New from Kevin Wozniak on Kevflix: Movie Review: Avatar: The Way of Water


It has been thirteen years since the last time we visited the world of Pandora, but James Cameron takes us back in Avatar: The Way of Water, the long-awaited sequel that was well worth the wait.

Don’t remember what happened in the first Avatar? That’s fine. Cameron starts the film off with a juxtaposition-heavy introduction highlighting what happened in the first film and what our characters are up to. Following their victory against the sky people (humans) on Pandora, the humans have left and the Na’vi, led by Jake Sully (Sam Worthington) and Neytiri (Zoe Saldana) seems to be living a peaceful life. Jake and Neytiri have a few kids, their village is prospering, and everyone seems to be happy.

That is until the humans return looking for vengeance and to capture Jake. Colonel Miles Quaritch (Stephen Lang), the psychotic military leader from the first film, is back to lead the humans against the Na’vi and take over Pandora. But wait, didn’t Quaritch die in the first film? How is he back? Well, in a classic James Cameron move, Quartich made a Na’vi clone of himself before going into battle on Pandora, just in case he died. Now, Quaritch is even more blood-thirsty to destroy the Na’vi and Jake and has the strength and speed of the Na’vi, while still carrying the same militaristic mindset.

When Jake and Neytiri discover that Quaritch and his men are after them, they flee their forest home with their children to keep their people safe. They wind up finding sanction with the Metkayina, a group of Na’vi who live in harmony with the water and their creatures. Jake, Neytiri, and their children must learn to adapt to their new surroundings and way of life, all while Quaritch searches high and low for Jake.

Kate Winslet (left) as Ronal and Cliff Curtis (right) as Tonowari in Avatar: The Way of Water (20th Century Studios)
Kate Winslet (left) as Ronal and Cliff Curtis (right) as Tonowari in Avatar: The Way of Water (20th Century Studios)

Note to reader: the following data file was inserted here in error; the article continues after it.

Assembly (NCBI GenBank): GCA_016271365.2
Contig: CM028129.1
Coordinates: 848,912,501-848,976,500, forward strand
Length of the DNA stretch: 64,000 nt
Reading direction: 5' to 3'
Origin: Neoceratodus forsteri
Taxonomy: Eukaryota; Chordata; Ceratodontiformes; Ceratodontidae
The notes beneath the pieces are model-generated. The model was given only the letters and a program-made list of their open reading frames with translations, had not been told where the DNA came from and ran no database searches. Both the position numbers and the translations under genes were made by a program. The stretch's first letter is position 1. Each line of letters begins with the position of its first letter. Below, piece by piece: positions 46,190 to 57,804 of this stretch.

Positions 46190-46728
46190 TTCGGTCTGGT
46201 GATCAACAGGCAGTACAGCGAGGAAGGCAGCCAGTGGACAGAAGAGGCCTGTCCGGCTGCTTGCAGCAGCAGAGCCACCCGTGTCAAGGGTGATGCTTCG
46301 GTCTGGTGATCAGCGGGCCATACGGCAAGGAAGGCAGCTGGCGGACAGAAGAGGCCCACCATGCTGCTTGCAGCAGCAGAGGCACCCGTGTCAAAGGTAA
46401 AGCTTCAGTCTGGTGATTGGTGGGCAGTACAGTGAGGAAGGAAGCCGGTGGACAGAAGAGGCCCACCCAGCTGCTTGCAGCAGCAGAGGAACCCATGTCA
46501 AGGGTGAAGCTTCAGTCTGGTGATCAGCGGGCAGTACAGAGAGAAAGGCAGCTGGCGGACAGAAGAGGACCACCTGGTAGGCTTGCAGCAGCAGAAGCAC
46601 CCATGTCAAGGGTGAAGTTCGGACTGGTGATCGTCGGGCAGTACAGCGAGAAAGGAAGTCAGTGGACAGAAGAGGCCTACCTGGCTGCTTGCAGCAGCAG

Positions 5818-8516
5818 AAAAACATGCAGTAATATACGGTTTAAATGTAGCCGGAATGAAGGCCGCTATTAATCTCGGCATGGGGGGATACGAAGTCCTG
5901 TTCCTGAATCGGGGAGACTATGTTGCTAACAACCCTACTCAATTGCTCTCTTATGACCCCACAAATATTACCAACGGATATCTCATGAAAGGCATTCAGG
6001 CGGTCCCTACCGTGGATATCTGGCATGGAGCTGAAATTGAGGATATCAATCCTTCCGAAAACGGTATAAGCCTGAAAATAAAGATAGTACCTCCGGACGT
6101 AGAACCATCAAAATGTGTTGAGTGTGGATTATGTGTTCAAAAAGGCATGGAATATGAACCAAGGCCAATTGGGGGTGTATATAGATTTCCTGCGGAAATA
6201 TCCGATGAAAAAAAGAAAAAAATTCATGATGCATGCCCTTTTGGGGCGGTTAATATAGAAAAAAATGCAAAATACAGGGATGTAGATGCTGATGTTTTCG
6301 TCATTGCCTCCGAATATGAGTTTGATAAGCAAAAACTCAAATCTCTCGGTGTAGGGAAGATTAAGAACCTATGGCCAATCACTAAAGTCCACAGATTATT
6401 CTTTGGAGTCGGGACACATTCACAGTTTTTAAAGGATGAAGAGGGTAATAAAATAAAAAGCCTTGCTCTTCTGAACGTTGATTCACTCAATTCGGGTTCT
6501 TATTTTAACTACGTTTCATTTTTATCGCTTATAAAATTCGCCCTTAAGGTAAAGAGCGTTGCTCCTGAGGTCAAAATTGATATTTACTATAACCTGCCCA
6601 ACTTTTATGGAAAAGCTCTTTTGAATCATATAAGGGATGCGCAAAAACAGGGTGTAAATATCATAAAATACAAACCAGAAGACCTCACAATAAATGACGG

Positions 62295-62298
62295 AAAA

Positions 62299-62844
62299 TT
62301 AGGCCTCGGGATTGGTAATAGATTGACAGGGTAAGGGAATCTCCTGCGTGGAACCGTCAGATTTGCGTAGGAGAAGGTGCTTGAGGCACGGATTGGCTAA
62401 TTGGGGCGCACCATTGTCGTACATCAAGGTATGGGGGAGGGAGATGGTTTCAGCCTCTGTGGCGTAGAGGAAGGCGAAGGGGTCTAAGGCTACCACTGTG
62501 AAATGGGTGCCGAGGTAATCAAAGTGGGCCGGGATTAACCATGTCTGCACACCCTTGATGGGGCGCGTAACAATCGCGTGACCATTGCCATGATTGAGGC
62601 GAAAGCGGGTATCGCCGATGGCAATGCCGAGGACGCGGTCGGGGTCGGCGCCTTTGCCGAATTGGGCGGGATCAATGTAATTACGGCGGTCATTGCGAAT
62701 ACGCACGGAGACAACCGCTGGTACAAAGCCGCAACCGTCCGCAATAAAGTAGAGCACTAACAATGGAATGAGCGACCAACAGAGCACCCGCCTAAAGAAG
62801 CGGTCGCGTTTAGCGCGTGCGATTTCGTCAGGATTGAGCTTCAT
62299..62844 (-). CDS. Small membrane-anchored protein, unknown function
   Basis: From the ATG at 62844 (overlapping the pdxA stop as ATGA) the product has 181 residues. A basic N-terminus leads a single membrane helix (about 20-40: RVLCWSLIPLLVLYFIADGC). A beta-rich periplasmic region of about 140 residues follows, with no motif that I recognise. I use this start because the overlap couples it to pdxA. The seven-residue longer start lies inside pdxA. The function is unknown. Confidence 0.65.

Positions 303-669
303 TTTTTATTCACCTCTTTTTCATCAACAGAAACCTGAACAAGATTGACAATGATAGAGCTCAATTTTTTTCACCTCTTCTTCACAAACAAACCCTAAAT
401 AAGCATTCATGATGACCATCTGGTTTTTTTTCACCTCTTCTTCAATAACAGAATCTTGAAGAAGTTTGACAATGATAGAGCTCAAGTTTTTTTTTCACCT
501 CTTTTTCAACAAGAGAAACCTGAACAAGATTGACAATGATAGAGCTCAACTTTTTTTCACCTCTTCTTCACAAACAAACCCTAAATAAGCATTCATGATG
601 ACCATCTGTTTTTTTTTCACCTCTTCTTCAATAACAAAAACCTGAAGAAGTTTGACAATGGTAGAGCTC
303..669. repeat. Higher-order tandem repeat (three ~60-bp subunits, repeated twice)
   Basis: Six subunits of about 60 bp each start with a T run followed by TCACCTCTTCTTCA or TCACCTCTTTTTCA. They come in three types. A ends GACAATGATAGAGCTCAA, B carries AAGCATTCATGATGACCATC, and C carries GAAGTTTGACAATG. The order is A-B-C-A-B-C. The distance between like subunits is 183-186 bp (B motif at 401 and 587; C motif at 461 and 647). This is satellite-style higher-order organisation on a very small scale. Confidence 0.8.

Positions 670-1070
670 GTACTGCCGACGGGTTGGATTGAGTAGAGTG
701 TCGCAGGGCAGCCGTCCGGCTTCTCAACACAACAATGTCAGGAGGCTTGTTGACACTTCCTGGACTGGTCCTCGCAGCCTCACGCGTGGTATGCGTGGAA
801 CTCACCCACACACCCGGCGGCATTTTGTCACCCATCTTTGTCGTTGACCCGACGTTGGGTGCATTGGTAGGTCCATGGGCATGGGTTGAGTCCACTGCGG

That’s the gist of Avatar: The Way of Water. It’s a straightforward plot, probably one that we have seen before in several movies, but that is how most James Cameron movies are and how most of them have been throughout his career. Cameron isn’t worried about reinventing storytelling or coming up with overly smart, crafty dialog. He writes functional movies that tell a story. He writes dialog that moves the plot, gives exposition when needed, and tells us character details that help flesh them out slightly even if most of them are written relatively thin. Cameron’s writing may not be his greatest strength as a creator, but that’s because he has bigger things on his mind.

Where his writing might be his biggest flaw (if you even want to call it that), Cameron proves once again that he is a master at the art of filmmaking, world-building, and technology. Cameron completely immerses us in the world of Pandora by utilizing top-notch sound design, understanding the scale and scope of this world, and using 3D technology better than any filmmaker ever has. There were moments when I found myself quietly chuckling to myself in complete astonishment at what I was witnessing. Cameron doesn’t just care about the characters or the action that is in front of us, he cares about everything that is on Pandora. The way a certain creature might swim, the details about the villages and tribes, how the waves in the water move, what plants live beneath the water, and even the way the sun hits the moon are all things that Cameron has thought about and brought into the film. Part of why the film runs so long (it’s over three hours, but it really flies by, especially the final hour) is because Cameron isn’t just building out a story or characters, he is building out a world and by the end of the film, you feel like you have completely escaped Earth and entered Pandora.

Writing a review for a movie like Avatar: The Way of Water is tough because it is a movie that must be seen. I could explain to you every detail about the plot. I could tell you which characters die, I could recite lines of dialog to you, I could give you a shot-by-shot recreation of the exhilarating action sequences, and none of it would do the film justice or help you fully understand just how incredible this film really is. Watching Avatar: The Way of Water is a truly stunning, completely immersive experience. It is why movie theaters were created and a movie that should be seen in 3D on the biggest screen you can find so you can fully see, hear, and feel James Cameron’s vision.






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